Grief is a very normal and necessary part of this process. The loved one that you knew before the disease hit…is gone…forever. Allow yourself to grieve that the person who was…is dead. BUT! You still have a living person to work with, to help, to rehab. Team Loved One is working now on version 2.0 and if that doesn’t have success, there’s a bazillion numbers to follow.
I believe that counseling is a requirement for the Caregiver. How can you know what to do when there is so little known about the brain by the Medical Industrial Complex? There is no Schizophrenia for Dummies book out there.
Part of grieving hit me right away when I went to get our son from college. We knew what it was, the signs had been there for 6 months and now it was in full bloom. I sat alone in my car and didn’t realize until much later that I was ‘bargaining’. Talking out loud because it just felt good, “I would give my life so that my son didn’t have this”, “I would take torture daily for a year, for 5 years, so that my son wouldn’t have this”…finally coming back around to “I would give my life”…and I was struck by an epiphany. I would give my life…and I truly meant it when I said it. An image of what that meant zoomed into my head…I would give my current life, the career, who I was, everything about me, would be given up to ensure, to the best of my abilities, that my son would eventually NOT have this brain disease anymore. I knew that I could not live with myself, if I did not do everything I possibly could, did not give my very best (which totally sucks sometimes, falls WAY short…it’s still my best…) to enable our son to become his well self, whatever that comes to be.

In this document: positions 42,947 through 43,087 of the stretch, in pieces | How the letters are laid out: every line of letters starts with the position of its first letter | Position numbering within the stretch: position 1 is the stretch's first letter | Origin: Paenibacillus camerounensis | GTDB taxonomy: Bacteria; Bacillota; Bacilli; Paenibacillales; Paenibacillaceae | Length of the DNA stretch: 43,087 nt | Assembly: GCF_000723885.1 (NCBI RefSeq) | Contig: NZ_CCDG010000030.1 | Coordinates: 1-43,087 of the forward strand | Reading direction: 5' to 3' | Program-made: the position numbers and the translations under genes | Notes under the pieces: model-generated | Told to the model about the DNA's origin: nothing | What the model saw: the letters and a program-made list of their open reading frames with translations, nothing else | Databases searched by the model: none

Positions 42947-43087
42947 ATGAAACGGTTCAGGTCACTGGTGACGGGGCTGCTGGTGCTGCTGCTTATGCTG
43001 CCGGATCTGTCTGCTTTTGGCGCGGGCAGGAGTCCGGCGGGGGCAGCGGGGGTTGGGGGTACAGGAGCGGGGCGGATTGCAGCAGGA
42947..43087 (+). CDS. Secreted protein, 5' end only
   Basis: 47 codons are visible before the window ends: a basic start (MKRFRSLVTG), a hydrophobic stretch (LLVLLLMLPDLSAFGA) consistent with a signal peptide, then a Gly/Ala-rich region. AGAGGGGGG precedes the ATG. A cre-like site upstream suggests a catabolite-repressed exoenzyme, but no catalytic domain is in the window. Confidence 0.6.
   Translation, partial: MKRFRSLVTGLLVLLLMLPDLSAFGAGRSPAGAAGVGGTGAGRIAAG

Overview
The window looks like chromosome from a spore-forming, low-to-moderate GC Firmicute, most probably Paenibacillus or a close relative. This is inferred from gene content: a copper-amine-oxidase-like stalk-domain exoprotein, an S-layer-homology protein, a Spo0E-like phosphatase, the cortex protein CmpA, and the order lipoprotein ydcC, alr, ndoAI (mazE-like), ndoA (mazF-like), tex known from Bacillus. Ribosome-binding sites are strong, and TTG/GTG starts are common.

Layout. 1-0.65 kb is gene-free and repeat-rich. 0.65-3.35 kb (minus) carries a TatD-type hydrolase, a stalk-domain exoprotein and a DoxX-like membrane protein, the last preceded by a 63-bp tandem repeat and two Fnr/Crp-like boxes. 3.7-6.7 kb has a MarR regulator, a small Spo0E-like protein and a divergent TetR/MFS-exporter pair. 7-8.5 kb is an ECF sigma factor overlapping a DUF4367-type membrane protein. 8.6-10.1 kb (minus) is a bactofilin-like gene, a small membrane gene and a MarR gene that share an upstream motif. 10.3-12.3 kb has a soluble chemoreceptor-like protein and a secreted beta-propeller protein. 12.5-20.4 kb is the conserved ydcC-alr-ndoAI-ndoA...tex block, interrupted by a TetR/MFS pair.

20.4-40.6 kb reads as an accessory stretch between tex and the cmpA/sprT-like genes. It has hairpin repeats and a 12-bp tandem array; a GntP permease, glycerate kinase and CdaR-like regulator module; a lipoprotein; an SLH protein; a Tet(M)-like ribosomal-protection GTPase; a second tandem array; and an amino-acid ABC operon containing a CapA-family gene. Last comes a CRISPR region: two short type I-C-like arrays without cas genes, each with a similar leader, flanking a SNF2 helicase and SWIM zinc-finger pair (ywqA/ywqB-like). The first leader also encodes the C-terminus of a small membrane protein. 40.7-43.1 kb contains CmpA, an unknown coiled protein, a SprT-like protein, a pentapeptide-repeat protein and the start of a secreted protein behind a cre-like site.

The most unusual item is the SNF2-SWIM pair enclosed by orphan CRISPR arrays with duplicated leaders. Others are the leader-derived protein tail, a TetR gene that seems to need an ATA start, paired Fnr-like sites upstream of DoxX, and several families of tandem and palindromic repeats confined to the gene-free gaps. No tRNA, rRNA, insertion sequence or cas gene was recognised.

I didn’t cry until 2 months after diagnosis. And it took a fierce training work out from a rowing(regatta) class to get me there. It was EXHAUSTING and I didn’t know if I could drive home because I was so tired. Driving in the park away from the lake, I began to cry. I pulled over and let myself wail and bawl and bawl and wail and bawl until it was done. Completely. And then I just sat there thinking how can I drive another 15 miles…I did. Now I can cry more frequently as needed.
You MUST take care of yourself first. What do they say on an airplane in case of emergency? Caregivers get oxygen FIRST, so they might take care of the helpless.
I try to take a monthly ‘get a way’ for a day or 2.
Our son will try to ‘guilt’ me…I use the airplane reference firmly and state that it applies to all areas of life.